Kids will be more eager to think critically if their opinions are received with a sense of openness and respect. No matter how outlandish their opinions are or how much they differ from your own.
That’s not to say that parents can’t ask questions, even challenging ones, to help kids refine their opinions. But a general sense of acceptance is key to encouraging kids to continue to think critically.
Knowing how to be an effective communicator is a life skill that can serve one well, both in work and in private life.
Kids learn most of their communication skills at home through parents and siblings. The more we can demonstrate good communication skills, the more our kids will be better equipped to interact with people outside their family.
This demonstration can begin as soon as children learn how to talk. Don’t forget that listening is a critical part of communications — not just speaking. The more parents showcase active listening and empathy when talking to their children, the more children will feel heard and understood and treat others the same way.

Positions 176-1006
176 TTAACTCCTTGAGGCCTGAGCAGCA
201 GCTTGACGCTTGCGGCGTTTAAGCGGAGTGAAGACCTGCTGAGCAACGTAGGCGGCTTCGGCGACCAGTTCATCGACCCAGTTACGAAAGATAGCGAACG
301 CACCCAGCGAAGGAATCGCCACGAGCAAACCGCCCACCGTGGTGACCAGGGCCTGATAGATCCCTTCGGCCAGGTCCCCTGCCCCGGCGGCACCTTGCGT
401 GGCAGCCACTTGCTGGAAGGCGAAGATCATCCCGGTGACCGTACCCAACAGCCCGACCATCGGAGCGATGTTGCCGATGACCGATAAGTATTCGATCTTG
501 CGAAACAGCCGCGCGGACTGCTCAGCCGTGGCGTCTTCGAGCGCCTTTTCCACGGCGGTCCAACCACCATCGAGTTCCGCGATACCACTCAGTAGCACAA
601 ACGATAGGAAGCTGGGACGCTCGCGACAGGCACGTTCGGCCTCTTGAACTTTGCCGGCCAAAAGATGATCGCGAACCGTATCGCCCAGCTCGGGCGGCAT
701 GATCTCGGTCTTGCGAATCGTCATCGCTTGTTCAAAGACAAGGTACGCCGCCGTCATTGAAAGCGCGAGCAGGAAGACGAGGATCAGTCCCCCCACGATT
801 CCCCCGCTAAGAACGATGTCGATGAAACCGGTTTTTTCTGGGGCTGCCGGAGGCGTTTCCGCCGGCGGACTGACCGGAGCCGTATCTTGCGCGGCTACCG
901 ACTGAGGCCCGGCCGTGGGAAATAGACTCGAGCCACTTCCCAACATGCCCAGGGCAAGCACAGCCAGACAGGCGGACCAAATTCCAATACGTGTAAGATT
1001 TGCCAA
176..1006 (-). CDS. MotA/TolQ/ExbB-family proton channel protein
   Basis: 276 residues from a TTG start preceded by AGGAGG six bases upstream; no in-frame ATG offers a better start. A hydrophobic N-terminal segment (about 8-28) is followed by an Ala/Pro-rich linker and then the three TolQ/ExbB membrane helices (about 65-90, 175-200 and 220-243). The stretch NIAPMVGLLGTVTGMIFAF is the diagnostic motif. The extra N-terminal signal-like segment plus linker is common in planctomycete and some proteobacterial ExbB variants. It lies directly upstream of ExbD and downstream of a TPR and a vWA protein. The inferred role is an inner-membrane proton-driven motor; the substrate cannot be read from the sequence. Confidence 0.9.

Other critical moments when good communication skills can be taught and demonstrated is during disagreements and sibling arguments. Viewing these situations as opportunities for kids to learn will set the stage for them to develop the communication skills they need.
“Collaborate” is just a fancy word for knowing how to work with others. When do kids have an opportunity to work with others? When they’re playing.
For younger kids, imaginary play best promotes collaboration skills. You can’t force kids to use their imagination. But you can give them ample unstructured time, with little intervention from parents, to play with other kids. This allows children to test and refine how they collaborate, as well as fostering communication and problem-solving skills, which, as discussed above, are also important.
Older kids benefit from unstructured playtime as well, but often learn collaboration skills through organized activities such as sports teams, dance classes, community groups, etc. Parents’ role at this stage is to be available to coach kids through the challenges as they come up.